Licensing Requirements after 2012
Following is a summary of requirements for those who begin graduate study On or AFTER AUGUST 1, 2012, or who began study before 2012 and do not complete it by 2018.
With the exception of the three core courses that can be added post-degree, as described below, the 2012 requirements, which include California-specific content, must be included within degrees earned in California. Students are advised to only enroll in graduate counseling programs in California that have been pre-approved by the BBS. View the list
Online degrees: California residents who obtain online degrees, while residing in California, must meet the same requirements that California residents must meet. This means that they cannot add California-specific content or other areas of instruction, as described below, post-degree. If an online degree is not on the above BBS list of approved programs, it is not likely that the degree will be acceptable for licensure in California for California residents.
Out-of-state applicants may be able to add units and courses to degrees earned in out-of-state universities, while the applicant was residing in that state.
Education: A 60-semester-unit master’s or doctoral degree from an accredited or approved institution, which is counseling or psychotherapy in content, includes 6 semester units of supervised practicum or field work study, and contains at least 3 semester units, or four and one half quarter units, of coursework in 10 of the following 13 core content areas. All 13 core areas must be completed before education can be approved.
- (A) Counseling and psychotherapeutic theories and techniques (includes counseling theories, selection of counseling interventions, orientation to wellness and prevention, etc.)
- (B) Human growth and development across the lifespan (includes psychopathology, normal and abnormal behavior, developmental crises)
- (C) Career development theories and techniques
- (D) Group counseling theories and techniques
- (E) Assessment, appraisal and testing
- (F) Multicultural counseling theories and techniques
- (G) Principles of diagnosis, treatment planning and prevention of mental and emotional disorders and dysfunctional behavior
- (H) Research and evaluation
- (I) Professional orientation, ethics and law in counseling, including California law and professional ethics
- (J) Psychopharmacology (includes biological bases of behavior)
- (K) Addictions counseling (includes substance abuse, co-occurring disorders)
- (L) Crisis/Trauma Counseling (includes multidisciplinary responses to crises, emergencies or disasters).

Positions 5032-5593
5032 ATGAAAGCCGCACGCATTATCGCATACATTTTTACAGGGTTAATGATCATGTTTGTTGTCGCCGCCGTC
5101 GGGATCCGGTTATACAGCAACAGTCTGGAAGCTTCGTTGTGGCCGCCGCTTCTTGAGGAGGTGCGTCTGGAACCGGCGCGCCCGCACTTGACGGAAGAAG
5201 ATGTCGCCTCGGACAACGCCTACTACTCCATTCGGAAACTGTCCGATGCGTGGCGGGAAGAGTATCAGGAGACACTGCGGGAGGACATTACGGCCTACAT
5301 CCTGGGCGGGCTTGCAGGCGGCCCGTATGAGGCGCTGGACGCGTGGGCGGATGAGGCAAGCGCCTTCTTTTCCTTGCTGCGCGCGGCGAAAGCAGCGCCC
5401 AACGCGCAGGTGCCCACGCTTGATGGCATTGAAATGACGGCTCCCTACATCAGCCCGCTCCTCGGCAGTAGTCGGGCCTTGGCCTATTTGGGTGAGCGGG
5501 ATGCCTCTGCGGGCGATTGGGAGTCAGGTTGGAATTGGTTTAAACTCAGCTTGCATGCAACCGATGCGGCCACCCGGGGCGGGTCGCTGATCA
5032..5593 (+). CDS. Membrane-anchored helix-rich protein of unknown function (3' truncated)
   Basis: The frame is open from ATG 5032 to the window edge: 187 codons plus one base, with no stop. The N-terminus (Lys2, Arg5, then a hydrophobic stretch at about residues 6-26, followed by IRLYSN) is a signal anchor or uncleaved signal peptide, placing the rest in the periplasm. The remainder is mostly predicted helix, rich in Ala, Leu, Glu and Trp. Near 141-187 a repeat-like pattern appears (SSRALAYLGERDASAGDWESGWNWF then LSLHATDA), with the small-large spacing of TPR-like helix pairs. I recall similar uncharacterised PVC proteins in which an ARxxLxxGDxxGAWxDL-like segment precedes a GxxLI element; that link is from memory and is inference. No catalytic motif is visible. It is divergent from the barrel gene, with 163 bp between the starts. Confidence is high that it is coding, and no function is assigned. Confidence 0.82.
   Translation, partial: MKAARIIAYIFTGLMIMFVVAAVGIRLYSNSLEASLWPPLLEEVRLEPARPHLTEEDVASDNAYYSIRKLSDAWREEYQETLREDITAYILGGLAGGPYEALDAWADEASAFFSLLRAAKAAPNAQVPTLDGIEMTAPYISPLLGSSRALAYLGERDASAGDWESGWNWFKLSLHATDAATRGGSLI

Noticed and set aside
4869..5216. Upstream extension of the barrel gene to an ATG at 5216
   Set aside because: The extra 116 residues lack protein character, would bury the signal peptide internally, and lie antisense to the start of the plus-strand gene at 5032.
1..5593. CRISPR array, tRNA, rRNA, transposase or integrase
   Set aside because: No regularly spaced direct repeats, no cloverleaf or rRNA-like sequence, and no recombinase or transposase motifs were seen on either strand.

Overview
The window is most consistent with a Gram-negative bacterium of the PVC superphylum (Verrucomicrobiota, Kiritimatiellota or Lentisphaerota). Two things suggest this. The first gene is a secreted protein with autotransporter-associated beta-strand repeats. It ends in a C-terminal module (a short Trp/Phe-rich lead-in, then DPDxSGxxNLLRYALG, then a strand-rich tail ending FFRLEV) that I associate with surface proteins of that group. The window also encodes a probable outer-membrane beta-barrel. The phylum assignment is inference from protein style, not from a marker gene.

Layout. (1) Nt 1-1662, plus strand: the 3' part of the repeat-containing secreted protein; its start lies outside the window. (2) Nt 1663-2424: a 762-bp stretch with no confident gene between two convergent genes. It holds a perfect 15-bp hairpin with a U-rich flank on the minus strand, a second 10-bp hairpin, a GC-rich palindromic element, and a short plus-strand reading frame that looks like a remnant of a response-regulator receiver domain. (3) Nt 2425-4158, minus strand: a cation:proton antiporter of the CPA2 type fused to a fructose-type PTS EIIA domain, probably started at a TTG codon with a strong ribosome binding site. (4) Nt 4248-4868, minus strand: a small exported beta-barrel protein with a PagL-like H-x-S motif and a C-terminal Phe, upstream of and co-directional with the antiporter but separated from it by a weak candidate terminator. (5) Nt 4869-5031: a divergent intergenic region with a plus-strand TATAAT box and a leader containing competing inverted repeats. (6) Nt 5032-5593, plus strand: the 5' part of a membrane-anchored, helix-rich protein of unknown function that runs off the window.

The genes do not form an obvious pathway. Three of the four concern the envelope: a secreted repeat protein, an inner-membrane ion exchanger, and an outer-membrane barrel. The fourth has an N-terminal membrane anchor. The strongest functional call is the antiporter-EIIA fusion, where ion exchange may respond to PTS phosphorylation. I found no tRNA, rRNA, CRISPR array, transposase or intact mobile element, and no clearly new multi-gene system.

- (M) Advanced counseling and psychotherapeutic theories and techniques
View descriptions of each core content area
In addition to the course requirements described above, fifteen semester- units of advanced coursework to develop knowledge of specific treatment issues or special populations, must be included in the degree.
Instruction must include:
- (1) Human sexuality and the study of the physiological, psychological and social cultural variables associated with sexual behavior, gender identity and psychosexual dysfunction
- (2) Spousal or partner abuse assessment, intervention strategies and same-gender abuse dynamics
- (3) Child abuse assessment and reporting (seven hours required)
- (4) Aging and long-term care, including biological, social, cognitive and psychological aspects of aging
California-specific content: Instruction must include methods of service delivery in recovery-oriented practice environments and integrate an understanding of various cultures found in California and the social and psychological implications of socioeconomic position.
View the entire section 4999.33
in the bill, regarding education for those who begin study after 2012,
or who begin study before 2012 and do not complete it by 2018.
Supervision: A minimum of 3,000 post-degree hours of supervised experience, by a LPCC, LMFT, LCSW, licensed psychologist or licensed physician and surgeon, who is certified in psychiatry by the American Board of Psychiatry and Neurology, over a period of not less than two years, including not less than 1,750 hours of direct counseling with individuals or groups in a clinical mental health counseling setting and 150 hours in a hospital or community mental health setting.
Examination: Passing score on the National Clinical Mental Health Counselor Examination (NCMHCE) and the California Law and Ethics Exam, which are taken at the completion of the supervised hours. Beginning in 2016 the California Law & Ethics Exam will be taken in the first year of internship.